I wrote the article linked above for Theatre Bay Area Magazine’s Jan/Feb issue, and it was just posted online. Click on it and check it out!
I’ve really come to dislike the term “color-blind” casting, because it implies that the highest good is to be “blind” to race and ethnicity, and I just reject that out of hand. The highest good, in my opinion, is to both SEE difference and CELEBRATE it. Not “accept” or “tolerate”– those weak words can take a seat.
While the point of this article is race and ethnicity, I think we also need to start thinking of diversity in terms of body size, age, disability, and gender– and not just gender as in “male/female,” but recognizing the true range of gender, gender expression, and the 1000 ways in which cisgendered people enjoy privileges that transgendered people do not. As a cisgendered woman, this was invisible to me until fairly recently. Over the past ten years (after the death of Gwen Araujo, practically in my childhood backyard), I’ve paid a lot of attention to how transgendered people are treated in our culture, and while the cisgendered can never truly understand, it’s crucial for us to try.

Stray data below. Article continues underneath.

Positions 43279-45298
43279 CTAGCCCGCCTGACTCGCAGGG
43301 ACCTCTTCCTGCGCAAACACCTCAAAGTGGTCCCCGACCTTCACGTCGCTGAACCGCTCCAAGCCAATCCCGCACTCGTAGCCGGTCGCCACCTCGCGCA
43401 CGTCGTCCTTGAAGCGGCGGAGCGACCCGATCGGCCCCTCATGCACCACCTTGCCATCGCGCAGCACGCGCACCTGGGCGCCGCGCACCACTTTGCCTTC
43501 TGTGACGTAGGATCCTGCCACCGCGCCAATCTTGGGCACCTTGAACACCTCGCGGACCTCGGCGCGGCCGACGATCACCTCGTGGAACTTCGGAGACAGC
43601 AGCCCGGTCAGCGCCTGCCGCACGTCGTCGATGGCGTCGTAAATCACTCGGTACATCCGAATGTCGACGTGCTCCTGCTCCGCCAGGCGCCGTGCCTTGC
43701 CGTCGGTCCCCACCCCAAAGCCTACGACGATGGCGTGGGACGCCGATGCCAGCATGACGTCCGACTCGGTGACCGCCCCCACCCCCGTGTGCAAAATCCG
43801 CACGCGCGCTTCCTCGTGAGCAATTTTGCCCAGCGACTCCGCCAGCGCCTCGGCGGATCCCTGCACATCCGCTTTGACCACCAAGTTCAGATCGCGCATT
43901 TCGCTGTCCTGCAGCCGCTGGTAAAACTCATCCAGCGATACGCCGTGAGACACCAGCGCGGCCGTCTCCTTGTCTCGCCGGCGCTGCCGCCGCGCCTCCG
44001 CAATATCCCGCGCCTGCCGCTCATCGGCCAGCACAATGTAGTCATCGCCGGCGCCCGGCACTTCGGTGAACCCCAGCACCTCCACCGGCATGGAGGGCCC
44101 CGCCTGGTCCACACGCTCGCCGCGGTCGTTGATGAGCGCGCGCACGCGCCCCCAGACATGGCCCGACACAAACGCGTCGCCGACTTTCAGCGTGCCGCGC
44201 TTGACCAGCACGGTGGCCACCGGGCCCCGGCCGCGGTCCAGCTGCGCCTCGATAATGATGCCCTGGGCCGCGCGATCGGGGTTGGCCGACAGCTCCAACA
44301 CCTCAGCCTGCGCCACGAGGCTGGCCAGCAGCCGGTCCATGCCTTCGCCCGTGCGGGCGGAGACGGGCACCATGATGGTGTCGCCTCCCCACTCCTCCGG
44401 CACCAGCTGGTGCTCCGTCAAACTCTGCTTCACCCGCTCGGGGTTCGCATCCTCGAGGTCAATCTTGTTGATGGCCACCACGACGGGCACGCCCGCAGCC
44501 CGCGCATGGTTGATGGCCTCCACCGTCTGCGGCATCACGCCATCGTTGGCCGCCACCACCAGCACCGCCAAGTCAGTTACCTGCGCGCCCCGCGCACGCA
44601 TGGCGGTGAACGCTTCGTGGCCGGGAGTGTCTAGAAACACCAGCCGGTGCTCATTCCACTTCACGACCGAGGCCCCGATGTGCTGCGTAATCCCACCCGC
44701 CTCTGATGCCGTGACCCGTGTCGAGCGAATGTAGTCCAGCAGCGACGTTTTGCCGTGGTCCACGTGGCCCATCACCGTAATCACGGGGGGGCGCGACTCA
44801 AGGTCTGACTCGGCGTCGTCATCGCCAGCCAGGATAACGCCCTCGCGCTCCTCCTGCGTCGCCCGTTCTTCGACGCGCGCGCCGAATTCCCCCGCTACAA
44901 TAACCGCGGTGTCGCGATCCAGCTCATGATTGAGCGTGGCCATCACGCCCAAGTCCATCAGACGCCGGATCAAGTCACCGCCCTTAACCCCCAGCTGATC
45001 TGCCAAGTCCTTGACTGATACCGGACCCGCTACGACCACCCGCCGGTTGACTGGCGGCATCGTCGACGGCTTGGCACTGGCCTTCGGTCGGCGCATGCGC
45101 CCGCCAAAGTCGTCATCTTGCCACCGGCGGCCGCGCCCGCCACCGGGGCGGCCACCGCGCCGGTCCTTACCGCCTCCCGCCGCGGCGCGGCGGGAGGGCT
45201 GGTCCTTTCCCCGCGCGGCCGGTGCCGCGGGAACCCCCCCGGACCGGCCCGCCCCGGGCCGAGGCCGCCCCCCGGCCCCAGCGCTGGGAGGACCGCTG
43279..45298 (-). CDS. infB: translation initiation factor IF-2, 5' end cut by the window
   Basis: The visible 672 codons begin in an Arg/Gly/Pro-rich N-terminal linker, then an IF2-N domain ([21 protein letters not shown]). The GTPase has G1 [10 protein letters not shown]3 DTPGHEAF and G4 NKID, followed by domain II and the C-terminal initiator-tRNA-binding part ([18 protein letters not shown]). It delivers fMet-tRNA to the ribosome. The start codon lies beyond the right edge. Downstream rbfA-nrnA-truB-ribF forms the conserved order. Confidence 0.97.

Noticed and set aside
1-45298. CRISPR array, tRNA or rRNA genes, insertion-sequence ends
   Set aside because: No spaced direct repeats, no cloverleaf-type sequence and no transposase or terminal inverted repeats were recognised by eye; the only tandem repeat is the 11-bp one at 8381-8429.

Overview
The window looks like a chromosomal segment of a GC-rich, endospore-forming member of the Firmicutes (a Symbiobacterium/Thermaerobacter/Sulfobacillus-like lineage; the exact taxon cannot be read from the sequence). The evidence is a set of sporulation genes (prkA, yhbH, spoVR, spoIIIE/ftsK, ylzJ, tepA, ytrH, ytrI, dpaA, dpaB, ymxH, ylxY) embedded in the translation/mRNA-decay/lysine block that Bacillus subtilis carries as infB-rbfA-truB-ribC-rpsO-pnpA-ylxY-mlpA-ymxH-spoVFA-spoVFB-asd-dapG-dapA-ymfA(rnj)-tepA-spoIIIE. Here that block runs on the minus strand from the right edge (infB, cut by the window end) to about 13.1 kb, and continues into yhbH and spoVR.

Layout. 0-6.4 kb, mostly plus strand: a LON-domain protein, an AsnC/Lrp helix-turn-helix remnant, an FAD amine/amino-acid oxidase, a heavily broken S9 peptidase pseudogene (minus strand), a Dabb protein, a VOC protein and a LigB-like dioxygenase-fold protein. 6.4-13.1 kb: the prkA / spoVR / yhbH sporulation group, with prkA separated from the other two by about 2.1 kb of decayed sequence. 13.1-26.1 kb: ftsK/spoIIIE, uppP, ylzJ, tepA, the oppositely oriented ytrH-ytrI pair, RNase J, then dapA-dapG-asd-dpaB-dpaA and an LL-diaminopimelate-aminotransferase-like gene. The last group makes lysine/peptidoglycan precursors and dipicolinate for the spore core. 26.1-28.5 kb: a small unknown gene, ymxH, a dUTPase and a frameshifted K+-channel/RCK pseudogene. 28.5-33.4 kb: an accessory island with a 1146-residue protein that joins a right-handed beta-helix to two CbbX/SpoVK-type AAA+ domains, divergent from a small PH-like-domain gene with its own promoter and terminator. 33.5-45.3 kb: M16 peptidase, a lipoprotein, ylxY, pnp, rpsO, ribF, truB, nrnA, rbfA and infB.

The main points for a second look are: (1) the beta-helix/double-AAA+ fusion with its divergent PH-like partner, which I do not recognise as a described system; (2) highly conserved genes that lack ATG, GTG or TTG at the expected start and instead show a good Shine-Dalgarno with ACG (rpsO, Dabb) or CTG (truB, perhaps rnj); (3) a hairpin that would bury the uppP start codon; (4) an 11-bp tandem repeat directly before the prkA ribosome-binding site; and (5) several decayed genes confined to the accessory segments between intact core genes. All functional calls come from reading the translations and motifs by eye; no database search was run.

My own company is in no way perfect. Far from it. We have a long way to go with all of these issues. But it’s something I think about literally every day of my life.
UPDATE 5/20/13: Please read this account of a Filipino American actor who auditioned for a character of color, made it to the second callback, and then discovered the “Big New York Theatre” (his generous psuedonym) cast a white actor instead. It’s a great read for a ton of reasons.